Happy Passover y’all!
After the jump, check out reviews for the final season of The Fresh Prince, The Resident from the revitalized Hammer Films, Space Cadettes and Young Samson from Warner and finally, Pixar’s finest movie, The Incredibles.
This final season of The Fresh Prince of Bel Air was a bit of a departure, with a story thread that ran through most of episodes where Uncle Phil is presiding over a Hollywood Madam trial. A fairly entertaining season, with a surprising number of dated moments of Will acting like a stereotypical queen in a number of now cringe-worthy scenarios. The cast is uniformly great with only a clip show to break up an otherwise solid final season. Guest appearances include Chris Rock as a comedian and as his ugly sister, William Shatner high on laughing gas, and the final two part episodes have cameos from Conrad Bain and Gary Coleman reprising their Diff’rent Strokes roles and Sherman Helmsley, Isabel Sanford and Marla Gibbs as their characters from The Jeffersons. The series ends with an emotional finale as the Banks family moves to the East Coast and Will strikes out on his own. And of course, Alfonso Ribeiro does the Carlton Dance to Tom Jones’ It’s Not Unusual. The 3 disc set has no extras. Recommended.
Image / Released March 29, 2011
Pure B-movie psycho stalker scenario elevated by the talented cast of Hillary Swank, Jeffrey Morgan and Christopher Lee, The Resident isn’t particularly a fresh take on the genre, but is an entertaining one. Swank plays a recently divorced doctor who takes an amazing apartment in Jeffrey Morgan’s building (where he lives with his grandfather, Lee, the building’s only other tenant). The building is under renovation and unfortunately, Swank is victim to a voyeur who spies on her through the labyrinth of construction. The who’s and why’s come to a head and the film devolves a bit into a Fatal Attraction-esque thriller. This is the second film from the relaunched Hammer Films (following Let Me In) and the studio is off to a solid start. The Resident is a solid film and the moody tone remains fairly uncomfortable throughout. The lone extra is a trailer. Recommended.
Space Kidettes and Young Samson
Warner Archive / March 8, 2011
Despite being a huge classic Hanna-Barbera fan, I hadn’t seen either series presented here prior and I was more than pleasantly surprised. Untainted by nostalgia, this DVD set is fantastic and a must have for any cartoon fan. The first series, Space Cadets centers around a foursome of kids who are constantly facing off against galactic pirate Captain Skyhook, who seeks a treasure map in their possession. It basically feels like watching The Jetsons with four Elroys, but the voice and design work is amazing. The companion series, Young Samson plays like a cross between Captain Marvel and Jonny Quest, focusing on a scooter riding teen and his dog, Goliath. In times of trouble, the teen can transform into the powerhouse hero and his dog becomes a lion that can shoot lasers from his eyes. No extras are included in the set. Space Kidettes and Young Samson is terrifically entertaining and best of all, does so some 45 years(!) after it’s original broadcast. Highly recommended.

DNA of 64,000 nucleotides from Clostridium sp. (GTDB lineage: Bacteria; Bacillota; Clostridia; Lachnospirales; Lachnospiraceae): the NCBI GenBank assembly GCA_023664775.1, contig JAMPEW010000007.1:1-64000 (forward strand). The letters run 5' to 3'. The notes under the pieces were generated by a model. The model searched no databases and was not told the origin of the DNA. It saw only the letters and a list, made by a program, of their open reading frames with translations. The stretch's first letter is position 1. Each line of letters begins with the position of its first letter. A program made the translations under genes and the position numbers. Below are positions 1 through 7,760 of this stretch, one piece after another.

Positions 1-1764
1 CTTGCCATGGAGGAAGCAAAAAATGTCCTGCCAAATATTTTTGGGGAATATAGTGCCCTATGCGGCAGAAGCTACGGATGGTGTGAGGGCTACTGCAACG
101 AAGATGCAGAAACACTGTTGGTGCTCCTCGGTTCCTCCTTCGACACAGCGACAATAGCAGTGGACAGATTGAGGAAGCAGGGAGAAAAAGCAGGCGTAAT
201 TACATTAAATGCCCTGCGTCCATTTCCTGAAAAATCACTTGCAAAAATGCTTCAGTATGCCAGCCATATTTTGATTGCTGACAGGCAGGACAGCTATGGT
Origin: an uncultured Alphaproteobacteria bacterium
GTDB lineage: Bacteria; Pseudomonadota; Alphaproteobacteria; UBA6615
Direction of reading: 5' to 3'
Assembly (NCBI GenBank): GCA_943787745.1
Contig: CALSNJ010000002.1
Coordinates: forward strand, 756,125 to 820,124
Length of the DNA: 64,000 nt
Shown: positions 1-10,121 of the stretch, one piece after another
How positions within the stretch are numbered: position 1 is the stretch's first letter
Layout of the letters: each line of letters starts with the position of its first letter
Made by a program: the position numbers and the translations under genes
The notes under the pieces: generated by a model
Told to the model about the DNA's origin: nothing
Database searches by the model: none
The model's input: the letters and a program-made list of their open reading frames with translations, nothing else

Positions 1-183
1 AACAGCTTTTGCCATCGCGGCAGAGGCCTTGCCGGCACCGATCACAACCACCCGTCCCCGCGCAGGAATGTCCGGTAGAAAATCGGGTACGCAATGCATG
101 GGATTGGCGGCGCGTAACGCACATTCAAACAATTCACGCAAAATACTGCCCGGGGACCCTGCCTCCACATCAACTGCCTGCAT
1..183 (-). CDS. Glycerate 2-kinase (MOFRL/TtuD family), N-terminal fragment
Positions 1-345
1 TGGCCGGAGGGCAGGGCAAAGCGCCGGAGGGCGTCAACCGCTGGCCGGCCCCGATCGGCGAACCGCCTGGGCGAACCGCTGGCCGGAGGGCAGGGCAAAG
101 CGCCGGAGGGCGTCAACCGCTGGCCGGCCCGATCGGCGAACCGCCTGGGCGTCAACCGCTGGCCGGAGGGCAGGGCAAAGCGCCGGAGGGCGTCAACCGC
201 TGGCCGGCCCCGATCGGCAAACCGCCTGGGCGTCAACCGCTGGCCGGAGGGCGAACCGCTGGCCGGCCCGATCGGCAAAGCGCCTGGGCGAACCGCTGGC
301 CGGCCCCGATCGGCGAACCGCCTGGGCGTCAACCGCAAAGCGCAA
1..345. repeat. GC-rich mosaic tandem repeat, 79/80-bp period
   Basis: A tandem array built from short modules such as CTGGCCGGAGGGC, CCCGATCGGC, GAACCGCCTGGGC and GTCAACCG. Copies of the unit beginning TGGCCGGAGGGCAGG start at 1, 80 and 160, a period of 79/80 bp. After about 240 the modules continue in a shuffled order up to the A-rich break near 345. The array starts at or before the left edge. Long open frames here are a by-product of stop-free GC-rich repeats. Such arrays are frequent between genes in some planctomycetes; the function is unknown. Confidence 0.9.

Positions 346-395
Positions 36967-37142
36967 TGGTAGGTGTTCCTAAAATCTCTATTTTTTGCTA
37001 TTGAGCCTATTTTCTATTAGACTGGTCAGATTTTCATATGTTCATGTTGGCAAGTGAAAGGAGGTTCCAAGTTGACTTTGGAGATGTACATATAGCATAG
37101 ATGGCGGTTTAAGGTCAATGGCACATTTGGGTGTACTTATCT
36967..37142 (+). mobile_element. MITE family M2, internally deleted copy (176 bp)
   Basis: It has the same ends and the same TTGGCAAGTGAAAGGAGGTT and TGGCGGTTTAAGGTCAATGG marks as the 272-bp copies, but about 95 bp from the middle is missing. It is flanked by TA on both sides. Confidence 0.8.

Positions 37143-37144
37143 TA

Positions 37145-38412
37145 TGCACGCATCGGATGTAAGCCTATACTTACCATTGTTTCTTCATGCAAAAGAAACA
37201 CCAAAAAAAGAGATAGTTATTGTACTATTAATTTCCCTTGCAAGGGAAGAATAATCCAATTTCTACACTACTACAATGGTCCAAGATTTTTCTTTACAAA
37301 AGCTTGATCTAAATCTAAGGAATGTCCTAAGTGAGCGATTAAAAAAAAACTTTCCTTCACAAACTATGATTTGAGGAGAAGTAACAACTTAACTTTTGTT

The Incredibles (Blu-ray/DVD Combo)
Walt Disney Home Entertainment / Released April 12, 2011
I’m not a huge Pixar fan, but this film is the exception. The Incredibles is a brilliant superhero film and a joy to watch, filled with legitimate emotion and action. Combining the tone of 60’s Fantastic Four comics with the politics of Watchmen, The Incredibles is a flawless film and is the closest experience that I’ve ever had of recreating the magic of supherheroes that I had as a child. The stylized animation certainly makes the outrageousness more believable within the context of the film. But the visuals are only part of the magic, writer/director Brad Bird has crafted a timeless film with honest emotion and humor. Memorable voice work is secondary to the phenomenal performances from Craig T. Nelson, Holly Hunter, Samuel L. Jackson, Jason Lee and Sarah Vowell.
The four disc combo pack include the three versions of the film (Blu-ray, DVD and digital copy) and a second disc of features. Extras include The Incredibles Revisited, a roundtable discussion with Writer/Director Brad Bird, Producer John Walker, Story Supervisor Mark Andrews, Supervising Technical Director Rick Sayre, Production Designer Lou Romano, Character Designer Teddy Newton, and Supervising Animator Tony Fucile, Paths To Pixar: Story Artists which showcases multiple Pixar story artists giving viewers exciting insight into their work, their inspiration and the personal paths that eventually led them to a career at Pixar, Studio Stories: Gary’s Birthday featurette, Ending With A Bang: Making The End Credits about the process of creating the end credits for the film, and a virtual tour, as well as features found on the original DVD release including the original short film Jack-Jack Attack and Pixar’s Academy Award®-nominated short film Boundin’ (2003 Best Animated Short).
This isn’t even a debate. The film is among my highest recommendations and belongs in every home entertainment library.